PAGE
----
Other esteemed audio system on the session embrace: Laureine Guilao; CEO, TipMe Liberia and former Deputy CEO MTN Liberia | Nmachi Jidenma; Head of Scouts & Partnerships, Sequoia Capital. Prior to Sequoia, she led world technique at WhatsApp Inc. She additionally beforehand led partnerships at Facebook and spearheaded world enterprise growth at PayPal. The session will probably be moderated by Sophie Masipa; CEO Kgommuu International and former Head of Communications and Media Relations, Mo Ibrahim Foundation.

The dialog will discover how Africa’s teeming youth inhabitants are taking decisive steps to form their evolution into formidable world leaders and shifting past talks of the continent’s potential to securing a future the place our place within the world financial and cultural house is assured.

Also, taking place this week is ‘Collective Threads: Digital Connectivity, Creative Power & Global Black Activism’, that includes younger, vibrant and progressive voices akin to –

  • Otosirieze Obi-Young: Editor-In-Chief, Open Country Mag, an African literary journal & Editor, Folio Nigeria, a CNN-powered multimedia storytelling platform.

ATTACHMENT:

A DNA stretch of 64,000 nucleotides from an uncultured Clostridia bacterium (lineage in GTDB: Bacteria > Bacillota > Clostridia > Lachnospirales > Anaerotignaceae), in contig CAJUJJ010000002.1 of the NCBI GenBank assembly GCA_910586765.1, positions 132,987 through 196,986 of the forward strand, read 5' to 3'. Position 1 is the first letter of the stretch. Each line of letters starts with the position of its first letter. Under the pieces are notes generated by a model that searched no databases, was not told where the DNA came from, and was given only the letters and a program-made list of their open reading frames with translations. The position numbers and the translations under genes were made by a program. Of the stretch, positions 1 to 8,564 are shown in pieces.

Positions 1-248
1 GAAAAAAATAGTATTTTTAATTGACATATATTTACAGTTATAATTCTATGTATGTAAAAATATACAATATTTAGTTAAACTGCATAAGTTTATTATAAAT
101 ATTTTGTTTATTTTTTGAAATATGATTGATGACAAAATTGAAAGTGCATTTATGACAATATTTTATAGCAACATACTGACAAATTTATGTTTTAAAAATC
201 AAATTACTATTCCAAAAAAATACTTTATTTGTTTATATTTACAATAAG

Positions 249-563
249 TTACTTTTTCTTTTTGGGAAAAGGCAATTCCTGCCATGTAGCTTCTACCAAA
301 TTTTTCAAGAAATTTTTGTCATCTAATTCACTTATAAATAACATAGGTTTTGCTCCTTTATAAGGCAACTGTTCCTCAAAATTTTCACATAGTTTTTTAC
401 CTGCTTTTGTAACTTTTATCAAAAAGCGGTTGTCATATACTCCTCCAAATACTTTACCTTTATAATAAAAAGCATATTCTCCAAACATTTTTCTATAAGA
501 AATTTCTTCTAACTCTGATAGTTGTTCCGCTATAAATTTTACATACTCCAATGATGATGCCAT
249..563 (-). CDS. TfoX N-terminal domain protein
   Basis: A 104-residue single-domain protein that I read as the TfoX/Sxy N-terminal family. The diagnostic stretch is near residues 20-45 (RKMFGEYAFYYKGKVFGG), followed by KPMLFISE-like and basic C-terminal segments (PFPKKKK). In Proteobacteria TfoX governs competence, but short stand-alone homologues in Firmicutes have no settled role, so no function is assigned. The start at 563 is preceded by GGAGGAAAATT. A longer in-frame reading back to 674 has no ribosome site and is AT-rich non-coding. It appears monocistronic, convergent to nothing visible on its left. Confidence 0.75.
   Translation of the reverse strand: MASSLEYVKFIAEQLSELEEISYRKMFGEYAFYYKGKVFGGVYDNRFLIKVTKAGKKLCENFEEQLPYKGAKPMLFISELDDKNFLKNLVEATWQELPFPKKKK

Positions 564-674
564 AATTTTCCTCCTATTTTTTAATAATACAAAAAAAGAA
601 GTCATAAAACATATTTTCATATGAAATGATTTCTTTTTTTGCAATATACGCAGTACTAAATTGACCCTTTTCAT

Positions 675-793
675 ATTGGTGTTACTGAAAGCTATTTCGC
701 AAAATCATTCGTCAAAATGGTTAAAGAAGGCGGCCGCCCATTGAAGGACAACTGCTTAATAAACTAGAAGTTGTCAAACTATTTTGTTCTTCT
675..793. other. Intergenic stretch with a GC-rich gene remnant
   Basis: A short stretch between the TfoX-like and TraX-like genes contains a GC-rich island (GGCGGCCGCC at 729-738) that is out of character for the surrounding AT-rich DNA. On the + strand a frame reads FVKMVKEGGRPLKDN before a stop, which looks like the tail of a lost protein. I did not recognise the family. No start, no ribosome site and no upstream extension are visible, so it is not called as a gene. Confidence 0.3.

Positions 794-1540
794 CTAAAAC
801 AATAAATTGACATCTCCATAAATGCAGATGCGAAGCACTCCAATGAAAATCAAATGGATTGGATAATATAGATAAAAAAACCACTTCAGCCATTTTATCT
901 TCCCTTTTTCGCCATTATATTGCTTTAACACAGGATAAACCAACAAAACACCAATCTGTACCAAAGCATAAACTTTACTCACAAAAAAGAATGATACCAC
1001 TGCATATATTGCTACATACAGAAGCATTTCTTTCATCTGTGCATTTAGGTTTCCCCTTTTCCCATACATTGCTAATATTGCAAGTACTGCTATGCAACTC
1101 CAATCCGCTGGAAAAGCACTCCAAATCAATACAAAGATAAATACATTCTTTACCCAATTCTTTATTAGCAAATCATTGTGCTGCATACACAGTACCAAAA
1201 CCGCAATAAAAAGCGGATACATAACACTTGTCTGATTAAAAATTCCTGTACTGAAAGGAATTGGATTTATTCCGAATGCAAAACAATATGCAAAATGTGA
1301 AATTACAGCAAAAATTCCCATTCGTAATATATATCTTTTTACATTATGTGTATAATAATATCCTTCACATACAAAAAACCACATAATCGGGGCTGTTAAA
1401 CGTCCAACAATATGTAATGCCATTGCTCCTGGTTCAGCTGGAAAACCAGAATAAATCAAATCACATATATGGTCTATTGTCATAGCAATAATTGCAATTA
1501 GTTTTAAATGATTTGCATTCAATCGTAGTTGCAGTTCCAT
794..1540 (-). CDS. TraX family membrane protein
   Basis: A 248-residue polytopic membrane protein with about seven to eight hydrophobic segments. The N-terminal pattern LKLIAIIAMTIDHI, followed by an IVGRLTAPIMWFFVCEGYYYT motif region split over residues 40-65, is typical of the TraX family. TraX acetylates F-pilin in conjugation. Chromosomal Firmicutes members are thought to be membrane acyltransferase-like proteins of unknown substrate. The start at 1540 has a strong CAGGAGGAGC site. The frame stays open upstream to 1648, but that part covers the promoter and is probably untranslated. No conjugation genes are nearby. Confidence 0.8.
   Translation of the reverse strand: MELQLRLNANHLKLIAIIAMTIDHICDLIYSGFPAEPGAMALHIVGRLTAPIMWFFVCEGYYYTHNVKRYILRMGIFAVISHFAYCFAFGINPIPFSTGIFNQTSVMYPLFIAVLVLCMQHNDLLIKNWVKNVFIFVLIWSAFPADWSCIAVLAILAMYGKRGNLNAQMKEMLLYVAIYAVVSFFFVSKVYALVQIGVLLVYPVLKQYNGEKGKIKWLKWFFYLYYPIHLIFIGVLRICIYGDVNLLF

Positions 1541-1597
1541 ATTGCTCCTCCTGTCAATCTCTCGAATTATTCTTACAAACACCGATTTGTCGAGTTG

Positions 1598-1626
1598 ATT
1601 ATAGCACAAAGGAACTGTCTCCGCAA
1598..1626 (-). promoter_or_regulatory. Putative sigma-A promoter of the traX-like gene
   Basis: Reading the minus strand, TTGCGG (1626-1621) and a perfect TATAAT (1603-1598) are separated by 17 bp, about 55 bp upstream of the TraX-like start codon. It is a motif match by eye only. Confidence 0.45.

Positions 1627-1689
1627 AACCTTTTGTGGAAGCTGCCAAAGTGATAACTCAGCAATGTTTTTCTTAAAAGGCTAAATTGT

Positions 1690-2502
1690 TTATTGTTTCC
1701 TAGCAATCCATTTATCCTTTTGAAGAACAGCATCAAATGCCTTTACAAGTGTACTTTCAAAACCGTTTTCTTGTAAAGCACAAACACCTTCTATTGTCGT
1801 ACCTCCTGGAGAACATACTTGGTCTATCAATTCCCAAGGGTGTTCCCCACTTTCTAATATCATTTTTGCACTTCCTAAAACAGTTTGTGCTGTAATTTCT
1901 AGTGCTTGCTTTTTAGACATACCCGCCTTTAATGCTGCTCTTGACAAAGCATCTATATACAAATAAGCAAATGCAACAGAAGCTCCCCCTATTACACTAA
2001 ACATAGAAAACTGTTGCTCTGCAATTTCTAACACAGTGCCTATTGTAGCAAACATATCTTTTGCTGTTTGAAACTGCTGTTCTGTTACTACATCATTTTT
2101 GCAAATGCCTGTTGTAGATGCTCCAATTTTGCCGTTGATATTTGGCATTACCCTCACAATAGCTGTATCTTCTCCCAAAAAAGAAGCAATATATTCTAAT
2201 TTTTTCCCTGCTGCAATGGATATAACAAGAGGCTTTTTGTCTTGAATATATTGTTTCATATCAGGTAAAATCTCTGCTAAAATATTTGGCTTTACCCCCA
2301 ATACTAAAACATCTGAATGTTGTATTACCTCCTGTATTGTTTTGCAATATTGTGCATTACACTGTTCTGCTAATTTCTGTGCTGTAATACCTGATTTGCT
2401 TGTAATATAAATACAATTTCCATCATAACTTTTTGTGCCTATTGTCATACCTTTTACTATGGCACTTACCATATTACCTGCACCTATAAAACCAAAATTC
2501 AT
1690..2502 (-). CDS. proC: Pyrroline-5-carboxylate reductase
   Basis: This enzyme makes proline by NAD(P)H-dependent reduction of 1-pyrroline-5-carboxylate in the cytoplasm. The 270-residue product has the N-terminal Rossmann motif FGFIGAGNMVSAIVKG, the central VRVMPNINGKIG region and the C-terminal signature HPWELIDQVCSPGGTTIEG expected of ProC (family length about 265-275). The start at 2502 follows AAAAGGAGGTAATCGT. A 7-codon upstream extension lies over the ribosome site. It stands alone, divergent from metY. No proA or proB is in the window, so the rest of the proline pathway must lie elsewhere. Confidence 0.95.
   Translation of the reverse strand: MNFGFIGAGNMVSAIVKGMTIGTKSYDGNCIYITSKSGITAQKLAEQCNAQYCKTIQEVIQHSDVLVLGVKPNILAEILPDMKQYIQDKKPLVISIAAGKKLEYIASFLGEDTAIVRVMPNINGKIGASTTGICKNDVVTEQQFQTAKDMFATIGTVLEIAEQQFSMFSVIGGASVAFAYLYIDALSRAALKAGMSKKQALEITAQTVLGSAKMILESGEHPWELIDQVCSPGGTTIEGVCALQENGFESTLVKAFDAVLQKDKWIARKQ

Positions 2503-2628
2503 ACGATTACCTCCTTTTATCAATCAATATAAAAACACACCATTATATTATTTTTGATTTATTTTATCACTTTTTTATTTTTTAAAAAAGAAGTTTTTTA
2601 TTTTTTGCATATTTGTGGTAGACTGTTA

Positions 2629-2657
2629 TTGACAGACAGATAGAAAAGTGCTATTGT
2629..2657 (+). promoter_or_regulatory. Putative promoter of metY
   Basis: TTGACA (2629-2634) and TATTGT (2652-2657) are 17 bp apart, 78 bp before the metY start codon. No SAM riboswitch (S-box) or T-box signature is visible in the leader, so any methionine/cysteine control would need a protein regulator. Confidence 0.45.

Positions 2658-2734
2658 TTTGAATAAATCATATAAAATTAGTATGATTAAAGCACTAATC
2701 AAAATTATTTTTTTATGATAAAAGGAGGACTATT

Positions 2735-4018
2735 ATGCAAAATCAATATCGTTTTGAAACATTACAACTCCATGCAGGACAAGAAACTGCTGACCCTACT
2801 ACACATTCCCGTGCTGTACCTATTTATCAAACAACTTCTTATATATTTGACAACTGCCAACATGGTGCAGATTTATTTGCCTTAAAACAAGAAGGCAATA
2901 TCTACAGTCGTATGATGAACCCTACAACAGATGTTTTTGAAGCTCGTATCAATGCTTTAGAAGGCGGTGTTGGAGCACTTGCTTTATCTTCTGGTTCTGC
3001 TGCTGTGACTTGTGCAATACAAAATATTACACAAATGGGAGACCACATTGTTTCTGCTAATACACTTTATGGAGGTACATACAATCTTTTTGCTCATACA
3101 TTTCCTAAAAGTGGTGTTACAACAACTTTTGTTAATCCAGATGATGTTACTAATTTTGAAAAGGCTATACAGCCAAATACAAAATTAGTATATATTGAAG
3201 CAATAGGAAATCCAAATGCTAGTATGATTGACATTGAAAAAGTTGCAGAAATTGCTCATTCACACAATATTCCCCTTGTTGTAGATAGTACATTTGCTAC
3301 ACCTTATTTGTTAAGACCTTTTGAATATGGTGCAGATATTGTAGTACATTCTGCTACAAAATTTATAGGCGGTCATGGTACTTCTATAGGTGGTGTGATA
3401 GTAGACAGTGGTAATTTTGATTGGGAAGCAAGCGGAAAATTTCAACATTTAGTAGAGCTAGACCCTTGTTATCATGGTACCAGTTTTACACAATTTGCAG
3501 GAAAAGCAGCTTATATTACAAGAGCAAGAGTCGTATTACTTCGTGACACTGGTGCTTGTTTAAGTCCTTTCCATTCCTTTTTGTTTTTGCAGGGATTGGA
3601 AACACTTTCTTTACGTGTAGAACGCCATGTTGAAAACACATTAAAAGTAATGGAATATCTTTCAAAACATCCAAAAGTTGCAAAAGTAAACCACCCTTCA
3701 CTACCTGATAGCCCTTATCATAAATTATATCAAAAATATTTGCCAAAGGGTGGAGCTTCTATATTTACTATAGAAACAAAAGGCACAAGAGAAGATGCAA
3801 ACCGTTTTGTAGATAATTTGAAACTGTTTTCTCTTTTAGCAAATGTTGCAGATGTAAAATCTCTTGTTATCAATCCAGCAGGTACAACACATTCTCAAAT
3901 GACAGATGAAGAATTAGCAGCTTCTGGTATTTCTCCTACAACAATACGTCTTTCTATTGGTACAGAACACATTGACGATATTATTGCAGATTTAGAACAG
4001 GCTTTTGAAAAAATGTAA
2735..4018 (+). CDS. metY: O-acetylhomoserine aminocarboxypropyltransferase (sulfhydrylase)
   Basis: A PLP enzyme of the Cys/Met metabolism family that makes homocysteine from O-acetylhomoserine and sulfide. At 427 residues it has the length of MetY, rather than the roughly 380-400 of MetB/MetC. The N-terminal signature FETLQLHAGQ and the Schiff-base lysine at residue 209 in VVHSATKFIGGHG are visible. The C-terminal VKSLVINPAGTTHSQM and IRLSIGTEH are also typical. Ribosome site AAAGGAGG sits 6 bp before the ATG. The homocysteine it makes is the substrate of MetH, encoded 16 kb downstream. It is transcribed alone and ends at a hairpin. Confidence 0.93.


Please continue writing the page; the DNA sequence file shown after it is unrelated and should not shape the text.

• Mona Eltahawy: Egyptian-American journalist, award-winning columnist & International public speaker.
  • Sena Voncujovi: Afro-Asian BLM Activist & Co-founder, Jaspora (Japan Africa Diaspora)
  • Zoe Ramushu: (Moderator) Zimbabwean-born and bred filmmaker, multimedia journalist & Activist.

This session will look at the rising position of social media in activism and what the long run holds for actions like BLM and EndSARS.

Check out the website for different unmissable periods.

May is Africa Month

The Africa Soft Power Project seeks to ascertain May as Africa month. The sequence has been particularly timed to start on UNESCO Africa World Heritage Day (May 5th) and culminate on Africa Day (May 25th), the anniversary of the muse of the Organisation of African Unity.

By establishing one month out of the 12 months to have fun African and diaspora achievements, the Project intends to normalise the continent’s inclusion inside world conversations and make it a extra common – and acquainted – fixture.

“We are excited to be a part of the global community highlighting the history of Africa Day and bringing new energy to its recognition through Africa Month,” mentioned Dr. Uzodinma Iweala, CEO of The Africa Center primarily based in New York City’s Harlem neighborhood. “At a time where African voices on the continent and throughout the Diaspora continue to push the dialogue about what is possible for Africa and its people forward, there is no better moment than now for us to turn our attention toward each other and into tangible ways of collaborating and building closer connections that benefit us all.”